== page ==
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Failing to Plan is Planning to Fail.

Google “masterplan” or “master plan” and you will find numerous color renderings of enormous communities that are hand drawn, computer generated, and 3D modeled.  Many are great examples of master plan renderings, but renderings are typically one of many products of a master plan.  For large projects including parks, communities, and campuses, the funding to build 100% of the long term vision is not available on day-one.  The process of procuring land, funding, designing, permitting, bidding, and constructing all of the improvements can take years or even decades.  This post is not long enough to explain all of the intricacies of master planning.  It will, however, cover several important building blocks to a successful development master plan.

Background information

Do your research.  It’s so important to take stock in what you are working with.  Whether this is a fully developed site or a vacant lot, research is incredibly important to understand the current constraints that provide opportunities and limitations to development.  This is also called inventory and analysis.

Look at other planning documents that include this property (if they exist).  Take what you read with a grain of salt and always verify, but don’t reinvent the wheel if you don’t have to.  I have worked with communities and universities to create master plans from scratch and, after a little digging, we find droves of reliable information from previous plans that include the property in question.  It’s a fact of life that new people are always being hired at organizations and don’t always know where everything is.  Don’t count out old documentation either.  One man’s trash is another man’s original hand-drawn development plans with utility locations.  Dig for these treasures!  Trust me.

Stakeholder Input

A horse designed by committee is a camel.  I don’t know who said it first, but it’s true.  Planning committees are essential to the process because they right the ship when needed.  When planning for community improvements, that will likely be expensive and drawn out over the course of years, it’s critical to include the community in the decisions.  Be creative with stakeholder input.  The last thing you want is an “open floor discussion” at a meeting with fifty people.  That will go nowhere and you will end up hearing from very few people who are confident enough to speak up.  Engage with stakeholders in creative ways.  Movement and anonymity are key factors for successful engagement.  Get people to move around the room and look at different exhibits and give them brief, anonymous surveys to complete.  Try to limit powerpoint slides.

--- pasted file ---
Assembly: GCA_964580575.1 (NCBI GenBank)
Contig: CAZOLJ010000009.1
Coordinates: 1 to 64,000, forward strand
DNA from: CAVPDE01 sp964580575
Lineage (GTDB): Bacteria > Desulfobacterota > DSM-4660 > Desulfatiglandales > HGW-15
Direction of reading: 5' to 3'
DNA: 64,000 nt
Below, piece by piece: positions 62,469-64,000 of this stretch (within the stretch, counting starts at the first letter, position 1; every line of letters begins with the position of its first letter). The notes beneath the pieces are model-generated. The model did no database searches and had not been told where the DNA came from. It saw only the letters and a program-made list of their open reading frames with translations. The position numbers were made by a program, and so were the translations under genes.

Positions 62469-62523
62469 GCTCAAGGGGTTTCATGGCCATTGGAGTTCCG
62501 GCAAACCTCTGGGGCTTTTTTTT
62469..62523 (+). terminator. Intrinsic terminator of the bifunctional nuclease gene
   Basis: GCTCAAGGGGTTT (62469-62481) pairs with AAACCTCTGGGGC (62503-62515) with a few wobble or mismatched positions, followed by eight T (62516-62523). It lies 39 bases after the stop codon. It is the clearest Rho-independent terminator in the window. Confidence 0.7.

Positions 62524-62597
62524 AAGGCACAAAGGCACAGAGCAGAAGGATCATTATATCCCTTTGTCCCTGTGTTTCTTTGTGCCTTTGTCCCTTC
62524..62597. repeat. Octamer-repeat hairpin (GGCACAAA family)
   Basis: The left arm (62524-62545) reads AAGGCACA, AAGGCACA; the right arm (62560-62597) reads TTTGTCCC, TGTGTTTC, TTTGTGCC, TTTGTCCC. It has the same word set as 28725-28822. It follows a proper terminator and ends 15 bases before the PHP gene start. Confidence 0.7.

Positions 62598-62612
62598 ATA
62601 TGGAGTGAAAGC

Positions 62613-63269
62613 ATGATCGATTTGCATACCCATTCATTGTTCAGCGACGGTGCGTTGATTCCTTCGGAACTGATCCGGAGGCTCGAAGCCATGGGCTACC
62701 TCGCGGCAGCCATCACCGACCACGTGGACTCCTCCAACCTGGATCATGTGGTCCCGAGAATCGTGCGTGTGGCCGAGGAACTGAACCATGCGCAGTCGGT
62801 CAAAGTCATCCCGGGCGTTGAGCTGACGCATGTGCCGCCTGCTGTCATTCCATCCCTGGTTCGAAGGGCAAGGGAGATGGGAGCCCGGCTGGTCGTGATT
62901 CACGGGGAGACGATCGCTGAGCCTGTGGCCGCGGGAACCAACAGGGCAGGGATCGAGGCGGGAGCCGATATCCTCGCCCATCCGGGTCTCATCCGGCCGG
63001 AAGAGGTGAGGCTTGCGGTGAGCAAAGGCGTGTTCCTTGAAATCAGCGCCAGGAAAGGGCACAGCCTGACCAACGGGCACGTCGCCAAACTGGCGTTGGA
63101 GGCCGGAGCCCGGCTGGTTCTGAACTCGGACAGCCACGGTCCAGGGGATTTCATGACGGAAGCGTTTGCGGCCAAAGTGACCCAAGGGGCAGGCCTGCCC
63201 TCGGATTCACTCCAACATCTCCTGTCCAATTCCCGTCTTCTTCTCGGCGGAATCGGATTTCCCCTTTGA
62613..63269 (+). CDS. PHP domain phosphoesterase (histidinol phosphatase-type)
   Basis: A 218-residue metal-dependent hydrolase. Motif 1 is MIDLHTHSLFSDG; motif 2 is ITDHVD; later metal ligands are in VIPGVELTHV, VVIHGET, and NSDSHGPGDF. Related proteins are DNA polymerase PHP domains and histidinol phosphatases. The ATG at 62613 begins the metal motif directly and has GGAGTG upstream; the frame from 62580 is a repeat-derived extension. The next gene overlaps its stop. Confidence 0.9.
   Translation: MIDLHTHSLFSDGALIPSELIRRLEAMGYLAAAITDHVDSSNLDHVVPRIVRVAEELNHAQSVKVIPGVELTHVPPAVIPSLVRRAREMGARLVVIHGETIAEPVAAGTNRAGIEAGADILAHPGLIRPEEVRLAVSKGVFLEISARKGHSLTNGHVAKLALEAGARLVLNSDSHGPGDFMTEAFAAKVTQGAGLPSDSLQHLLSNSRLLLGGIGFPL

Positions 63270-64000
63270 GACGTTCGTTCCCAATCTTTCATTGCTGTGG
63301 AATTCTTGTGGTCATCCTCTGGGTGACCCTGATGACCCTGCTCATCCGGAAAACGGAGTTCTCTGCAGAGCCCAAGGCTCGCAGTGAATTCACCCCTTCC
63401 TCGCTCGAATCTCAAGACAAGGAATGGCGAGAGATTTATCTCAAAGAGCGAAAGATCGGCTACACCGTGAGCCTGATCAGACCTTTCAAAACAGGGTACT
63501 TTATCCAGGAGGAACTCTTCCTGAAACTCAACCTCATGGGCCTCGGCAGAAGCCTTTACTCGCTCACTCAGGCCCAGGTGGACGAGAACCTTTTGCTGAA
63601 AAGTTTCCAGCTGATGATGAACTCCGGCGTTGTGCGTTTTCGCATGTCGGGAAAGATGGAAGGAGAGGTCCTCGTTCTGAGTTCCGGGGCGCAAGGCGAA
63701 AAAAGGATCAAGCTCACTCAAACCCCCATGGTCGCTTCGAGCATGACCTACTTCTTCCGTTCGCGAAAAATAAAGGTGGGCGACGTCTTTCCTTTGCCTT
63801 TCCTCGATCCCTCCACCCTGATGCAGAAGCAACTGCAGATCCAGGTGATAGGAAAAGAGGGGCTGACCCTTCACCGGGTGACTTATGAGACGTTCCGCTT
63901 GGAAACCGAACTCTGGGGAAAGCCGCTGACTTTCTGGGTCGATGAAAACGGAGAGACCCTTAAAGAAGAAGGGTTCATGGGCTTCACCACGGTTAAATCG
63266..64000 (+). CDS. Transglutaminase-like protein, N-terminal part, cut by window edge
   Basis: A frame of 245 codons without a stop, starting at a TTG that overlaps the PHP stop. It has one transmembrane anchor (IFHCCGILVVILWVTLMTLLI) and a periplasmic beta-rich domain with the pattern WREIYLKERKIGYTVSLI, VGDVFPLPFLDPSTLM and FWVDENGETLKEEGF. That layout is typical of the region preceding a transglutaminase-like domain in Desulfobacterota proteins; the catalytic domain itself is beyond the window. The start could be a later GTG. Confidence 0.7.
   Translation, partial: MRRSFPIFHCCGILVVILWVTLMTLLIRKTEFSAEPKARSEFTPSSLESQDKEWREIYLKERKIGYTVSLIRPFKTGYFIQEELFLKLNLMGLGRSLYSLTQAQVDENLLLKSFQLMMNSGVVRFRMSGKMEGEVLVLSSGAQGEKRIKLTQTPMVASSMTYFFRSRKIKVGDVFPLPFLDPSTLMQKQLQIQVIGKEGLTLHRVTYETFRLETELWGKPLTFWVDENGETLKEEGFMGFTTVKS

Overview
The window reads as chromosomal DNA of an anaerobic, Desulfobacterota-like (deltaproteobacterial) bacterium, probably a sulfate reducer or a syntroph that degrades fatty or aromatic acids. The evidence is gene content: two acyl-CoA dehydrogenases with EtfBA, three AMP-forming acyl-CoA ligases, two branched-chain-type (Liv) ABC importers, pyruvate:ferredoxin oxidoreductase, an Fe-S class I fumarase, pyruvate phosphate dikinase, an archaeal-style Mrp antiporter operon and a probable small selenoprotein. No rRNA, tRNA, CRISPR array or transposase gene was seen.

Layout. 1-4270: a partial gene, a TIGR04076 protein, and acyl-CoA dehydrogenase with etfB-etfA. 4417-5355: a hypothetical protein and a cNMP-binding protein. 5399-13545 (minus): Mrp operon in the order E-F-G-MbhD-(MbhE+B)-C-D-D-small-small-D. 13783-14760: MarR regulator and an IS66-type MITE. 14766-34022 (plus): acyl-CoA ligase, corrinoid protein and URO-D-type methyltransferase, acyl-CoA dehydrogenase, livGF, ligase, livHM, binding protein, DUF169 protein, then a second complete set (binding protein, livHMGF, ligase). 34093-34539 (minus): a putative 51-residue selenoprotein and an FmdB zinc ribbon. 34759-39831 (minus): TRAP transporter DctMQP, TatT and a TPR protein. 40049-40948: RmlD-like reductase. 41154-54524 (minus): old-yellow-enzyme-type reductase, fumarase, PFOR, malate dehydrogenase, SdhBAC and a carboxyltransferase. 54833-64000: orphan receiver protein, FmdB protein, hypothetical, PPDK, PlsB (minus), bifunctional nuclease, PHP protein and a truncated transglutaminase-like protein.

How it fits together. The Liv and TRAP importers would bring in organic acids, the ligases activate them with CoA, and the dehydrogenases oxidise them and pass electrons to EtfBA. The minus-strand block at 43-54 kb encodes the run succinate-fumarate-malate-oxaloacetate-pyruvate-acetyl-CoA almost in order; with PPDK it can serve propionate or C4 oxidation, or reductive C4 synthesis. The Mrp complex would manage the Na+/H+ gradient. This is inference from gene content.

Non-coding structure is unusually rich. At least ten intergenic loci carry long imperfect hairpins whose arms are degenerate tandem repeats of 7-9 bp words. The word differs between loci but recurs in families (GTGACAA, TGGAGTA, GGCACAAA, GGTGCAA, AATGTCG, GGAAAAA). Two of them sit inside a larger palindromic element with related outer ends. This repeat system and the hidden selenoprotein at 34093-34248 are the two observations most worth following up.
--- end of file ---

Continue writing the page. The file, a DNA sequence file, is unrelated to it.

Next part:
Concept Development

Don’t put all your eggs in one basket.  Have your consultant start with loose ideas that reflect stakeholder input under the supervision of the planning committee.  It’s best to try and have at least two options for future developments.  For larger master plans with many projects, one working master plan can be appropriate.  These concepts should be introduced to the stakeholders for reactions and additional input.  Again, try to be creative with their engagement.  I usually have scaled templates for different size buildings, parking, sports fields, etc. in my workshop bag.  Templates can assist those who are not skilled at sketching ideas, but have useful insight.  Refine the designs with adjustments that were popular in discussions.  Make sure to check in with the planning committee to ensure these adjustments are realistic and align with general community goals.  Depending on the scope of the master plan, these concepts will be re-evaluated with the community and one will be chosen for the final master plan.  


Rome wasn’t built in a day.  The final master plan reflects the greatest desires for the organization or community and it will take an enormous amount of effort and money to get there.  Projects can be phased based on their cost, immediate need, and prerequisites.  Typically there are three phases to a master plan – Short-, Mid-, and Long-Range.  Phasing should also incorporate estimates for the projects within each phase.  

Final Master Plan Document

Make sure that the final document provides material that actually helps you achieve your goal.  Avoid fluff.  There is nothing wrong with condensing information.  Remember, this is a document that should be read and understood easily.  Also, invest in effective graphic design.  Ugly documents do not convey quality.  You are going to be investing heavily in consultants who will help you study property, generate ideas, and facilitate meetings, sometimes, over the course of months.  It is worth making sure that this process is captured in a final document that is well-written, organized, attractive, and communicative.

The Bottom Line

  • A master plan is only as useful as the sum of its parts.  You should be investing in much more than a flashy rendering.

  • Although master plans come in many forms, most contain one, if not more, of the previously mentioned components.  Tailor your master plan to fit your needs.

  • Hire a consultant who can effectively design a document that is easy to read.  Master plans are just that – Plans.  Always be prepared to update your plan and make sure either you or your consultant can easily do so.